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Active for Later Life

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  1. Active for Later Life Making the case for physical activity and older people

  2. What do we mean by ‘older people’? • The benefits of physical activity for older people • How active are older people? • How active should older people be? • Can we help to change matters? • What helps older people to become active? • Older people and physical activity – strategic connections

  3. What do we mean by ‘older people’?

  4. What do we mean by ‘older people’? “We all age, but we all age differently” • Not a homogeneous group • Traditionally defined as those aged over 50 • Significant variations in health and functional capacity • Improvements in health and longevity • Self-identification often most important

  5. What do we mean by ‘older people’? Hierarchy of physical function Physically fit Physically unfit Physically unfit frail (World Health Organization, 1997) Group 1 Healthy Unhealthy independent Group 2 Unhealthy dependent Group 3

  6. Physically elite Physically fit Physically independent Physically frail Physical function Physically dependent Disability What do we mean by ‘older people’? Hierarchy of physical function (Adapted from Spirduso, 1995)

  7. What do we mean by ‘older people’? National Service Framework for Older People • Entering old age • Transitional phase • Frail older people (Department of Health, 2001a)

  8. What do we mean by ‘older people’? Older people and physical activity • Entering old age Making Activity Choices To promote and extend healthy active life and compress morbidity • Transitional phase Increasing the Circle of Life To maintain independence and reduce long-term dependency • Frail older people Moving in the Later Years To maintain independence and improve quality of life

  9. The benefits of physical activity for older people

  10. The benefits of physical activity for older people Increasing evidence in relation to: • Disease prevention and management, psychosocial benefits and complications of immobility • Maintaining independence, improving the quality of life, and ‘successful ageing’ • Opportunities for significant savings to health and social care services Benefits can be achieved by healthy older people as well as the frail and very old.

  11. The benefits of physical activity for older people Prevention and management of disease • Coronary heart disease • Stroke • Increased blood pressure • Late onset (Type 2) diabetes • Osteoporosis • Colon cancer • Weight control • Reduction in accidental falls Effects apparent even among those taking up activity at a later age.

  12. The benefits of physical activity for older people Psychological benefits • Reduction in stress and anxiety • Reduction in depression • Improvement in overall psychological well-being • Improvements in cognitive function • Improvements in self-esteem and self-worth • Reduction in isolation and loneliness Effects apparent even among those taking up activity at a later age.

  13. The benefits of physical activity for older people Reducing the complications of immobility • Deep vein thrombosis • Gravitational oedema • Intermittent claudication • Contractures • Pressure sores • Faecal impaction Effects apparent even among those taking up activity at a later age. Movement can be passive and aided.

  14. The benefits of physical activity for older people Improvements in independence, quality of life and successful ageing • Maintenance of social networks • Continued independent living • Improved quality of sleep • Sustained performance of ‘activities of daily living’ Effects apparent even among those taking up activity at a later age.

  15. The benefits of physical activity for older people Potential social benefits • Enhanced social integration • Formation of new friendships • Widening of social networks • Role maintenance and new role acquisition • Empowerment • Enhanced inter-generational activity • Positive images of older people • Maintenance of caring skills • Reduced health and social care costs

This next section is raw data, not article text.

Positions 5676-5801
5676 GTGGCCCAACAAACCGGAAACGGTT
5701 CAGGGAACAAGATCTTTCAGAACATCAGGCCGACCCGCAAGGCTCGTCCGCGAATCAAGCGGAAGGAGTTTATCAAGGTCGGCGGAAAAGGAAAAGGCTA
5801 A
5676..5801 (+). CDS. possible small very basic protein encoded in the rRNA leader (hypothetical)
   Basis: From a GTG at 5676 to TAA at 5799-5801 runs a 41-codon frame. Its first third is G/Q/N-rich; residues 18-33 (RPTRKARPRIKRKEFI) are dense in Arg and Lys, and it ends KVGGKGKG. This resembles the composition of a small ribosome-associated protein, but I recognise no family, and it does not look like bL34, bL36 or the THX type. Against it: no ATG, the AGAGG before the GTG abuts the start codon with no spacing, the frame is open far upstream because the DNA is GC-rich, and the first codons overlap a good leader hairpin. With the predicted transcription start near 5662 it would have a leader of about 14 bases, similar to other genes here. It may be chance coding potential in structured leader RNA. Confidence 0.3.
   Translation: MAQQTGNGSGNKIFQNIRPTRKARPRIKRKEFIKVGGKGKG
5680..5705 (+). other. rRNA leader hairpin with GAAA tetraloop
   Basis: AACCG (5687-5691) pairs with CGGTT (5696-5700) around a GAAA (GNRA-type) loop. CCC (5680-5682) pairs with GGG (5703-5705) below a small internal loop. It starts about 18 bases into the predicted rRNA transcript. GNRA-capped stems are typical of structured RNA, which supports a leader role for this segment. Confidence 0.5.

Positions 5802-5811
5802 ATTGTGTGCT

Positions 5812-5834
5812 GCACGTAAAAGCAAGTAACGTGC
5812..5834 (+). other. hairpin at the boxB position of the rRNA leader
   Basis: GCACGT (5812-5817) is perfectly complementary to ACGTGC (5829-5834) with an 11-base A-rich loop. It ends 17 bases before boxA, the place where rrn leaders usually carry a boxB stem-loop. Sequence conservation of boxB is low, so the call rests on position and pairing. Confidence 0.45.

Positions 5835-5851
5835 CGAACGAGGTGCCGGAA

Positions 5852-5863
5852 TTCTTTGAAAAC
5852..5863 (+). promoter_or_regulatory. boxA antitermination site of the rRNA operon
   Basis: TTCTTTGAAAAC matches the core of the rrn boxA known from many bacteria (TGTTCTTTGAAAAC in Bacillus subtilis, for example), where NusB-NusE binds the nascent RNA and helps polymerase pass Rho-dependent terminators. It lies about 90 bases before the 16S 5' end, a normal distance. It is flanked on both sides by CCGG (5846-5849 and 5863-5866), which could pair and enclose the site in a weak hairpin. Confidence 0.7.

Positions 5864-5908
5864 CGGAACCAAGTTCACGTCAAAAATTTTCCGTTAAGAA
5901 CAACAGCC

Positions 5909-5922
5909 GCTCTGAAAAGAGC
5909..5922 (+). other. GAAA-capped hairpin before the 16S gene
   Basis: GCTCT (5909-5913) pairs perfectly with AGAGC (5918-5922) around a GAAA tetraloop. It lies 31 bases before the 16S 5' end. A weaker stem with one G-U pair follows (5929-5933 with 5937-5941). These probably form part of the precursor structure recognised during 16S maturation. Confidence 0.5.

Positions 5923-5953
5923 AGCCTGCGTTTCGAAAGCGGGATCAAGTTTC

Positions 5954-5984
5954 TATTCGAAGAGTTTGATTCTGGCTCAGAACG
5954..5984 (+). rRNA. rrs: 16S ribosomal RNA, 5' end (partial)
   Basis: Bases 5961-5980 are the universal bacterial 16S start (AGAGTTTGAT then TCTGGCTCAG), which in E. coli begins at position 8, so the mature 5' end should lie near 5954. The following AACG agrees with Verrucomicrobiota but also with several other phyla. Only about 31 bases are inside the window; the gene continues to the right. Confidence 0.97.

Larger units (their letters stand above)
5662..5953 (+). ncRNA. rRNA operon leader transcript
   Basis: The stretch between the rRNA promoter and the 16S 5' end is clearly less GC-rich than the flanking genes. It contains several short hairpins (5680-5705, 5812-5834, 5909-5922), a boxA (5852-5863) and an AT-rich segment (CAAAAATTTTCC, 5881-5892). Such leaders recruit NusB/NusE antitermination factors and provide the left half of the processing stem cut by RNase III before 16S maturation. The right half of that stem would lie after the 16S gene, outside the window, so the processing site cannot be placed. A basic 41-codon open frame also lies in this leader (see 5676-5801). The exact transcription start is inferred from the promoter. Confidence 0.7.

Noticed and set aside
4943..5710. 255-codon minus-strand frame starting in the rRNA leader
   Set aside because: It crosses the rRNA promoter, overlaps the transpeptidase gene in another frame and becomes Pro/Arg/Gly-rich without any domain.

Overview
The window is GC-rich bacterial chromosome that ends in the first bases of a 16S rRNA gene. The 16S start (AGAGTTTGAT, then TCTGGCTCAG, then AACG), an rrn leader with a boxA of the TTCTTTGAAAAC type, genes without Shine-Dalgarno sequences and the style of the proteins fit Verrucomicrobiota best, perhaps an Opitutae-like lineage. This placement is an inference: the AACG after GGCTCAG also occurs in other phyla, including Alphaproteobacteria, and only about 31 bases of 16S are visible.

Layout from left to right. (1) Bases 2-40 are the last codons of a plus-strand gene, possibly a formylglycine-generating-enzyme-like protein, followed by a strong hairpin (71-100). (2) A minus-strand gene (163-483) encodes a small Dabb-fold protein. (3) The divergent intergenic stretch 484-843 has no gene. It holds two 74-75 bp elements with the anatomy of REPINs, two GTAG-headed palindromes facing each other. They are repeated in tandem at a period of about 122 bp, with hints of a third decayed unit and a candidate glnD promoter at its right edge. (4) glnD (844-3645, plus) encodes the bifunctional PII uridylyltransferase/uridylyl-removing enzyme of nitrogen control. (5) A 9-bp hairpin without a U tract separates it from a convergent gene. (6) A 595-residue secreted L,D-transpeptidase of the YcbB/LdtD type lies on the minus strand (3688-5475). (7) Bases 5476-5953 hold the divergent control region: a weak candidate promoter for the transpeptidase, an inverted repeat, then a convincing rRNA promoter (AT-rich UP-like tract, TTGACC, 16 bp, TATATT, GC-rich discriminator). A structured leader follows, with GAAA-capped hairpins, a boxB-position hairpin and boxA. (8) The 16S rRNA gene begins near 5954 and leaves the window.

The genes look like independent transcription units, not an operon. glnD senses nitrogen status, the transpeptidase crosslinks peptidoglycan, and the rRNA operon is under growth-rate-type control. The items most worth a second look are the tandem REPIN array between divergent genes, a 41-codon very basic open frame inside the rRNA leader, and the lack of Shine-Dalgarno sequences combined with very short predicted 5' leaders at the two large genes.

16. The benefits of physical activity for older people Reduction in health and social care costs • Accidental fractures among women (£1.8 billion) • CHD and stroke (£1.6 billion for health care alone) • Diabetes (5% of NHS resources) • Obesity (£2.5 billion) • Poor mental health (£32 billion)

  17. Disease prevention Maintenance of independence Age The benefits of physical activity for older people Changing the focus of physical activity promotion

  18. How active are older people? Levels of physical activity, fitness and functional capacity

  19. 5 kcal/min including brisk/fast walks 2 miles 4 kcal/min including all walks 2 miles 4 kcal/min plus all walks 1 mile How active are older people? Regular physical activity amongMEN aged 50+, England % participating at least five times a week 80% 60% 40% 20% 0% 50-54 55-59 60-64 65-69 70-74 75-79 80+ (Skelton, Young et al, 1999) Age

  20. 5 kcal/min including brisk/fast walks 2 miles 80% 4 kcal/min including all walks 2 miles 4 kcal/min plus all walks 1 mile 60% 40% 20% 0% 50-54 55-59 60-64 65-69 70-74 75-79 80+ How active are older people? Regular physical activity amongWOMEN aged 50+, England % participating at least five times a week (Skelton, Young et al, 1999) Age

  21. How active are older people? Regular physical activity among minority ethnic groups aged 55+, England Those participating in activity 5 x 30 minutes a week Men Women African-Caribbean Indian Pakistani Bangladeshi Chinese 20% 22% 15% 7% 13% 14% 2% 6% 1% 14% (Erens et al, 2001)

  22. 5 kcal/min including brisk/fast walks 2 miles 80% 4 kcal/min including all walks 2 miles 4 kcal/min plus all walks 1 mile 60% 40% 20% 0% 50-54 55-59 60-64 65-69 70-74 75-79 80+ Age How active are older people? Levels of sedentary behaviour among MEN aged 50+, England % participating less than once a week (Skelton, Young et al, 1999)

  23. 5 kcal/min including brisk/fast walks 2 miles 80% 4 kcal/min including all walks 2 miles 4 kcal/min plus all walks 1 mile 60% 40% 20% 0% 50-54 55-59 60-64 65-69 70-74 75-79 80+ Age How active are older people? Levels of sedentary behaviour among WOMEN aged 50+, England % participating less than once a week (Skelton, Young et al, 1999)

  24. How active are older people? Levels of sedentary behaviour among minority ethnic groups aged 55+, England Those participating less than once a week Men Women African-Caribbean Indian Pakistani Bangladeshi Chinese 57% 67% 73% 85% 68% 59% 78% 85% 92% 64% (Erens et al, 2001)

  25. 100% 30+ min 15, < 30 min 1/4 mile or more 80% 5, < 15 min < 5 min 60% 40% 20% 0% 70-74 75-79 80+ 70-74 75-79 80+ How active are older people? Participation in walking among MEN aged 70+, England % able to walk for different periods of time and length of walk, without discomfort (Skelton, Young et al, 1999) Age

  26. 100% 30+ min 15, < 30 min 1/4 mile or more 80% 5, < 15 min < 5 min 60% 40% 20% 0% 70-74 75-79 80+ 70-74 75-79 80+ How active are older people? Participation in walking among WOMEN aged 70+, England % able to walk for different periods of time and length of walk, without discomfort (Skelton, Young et al, 1999) Age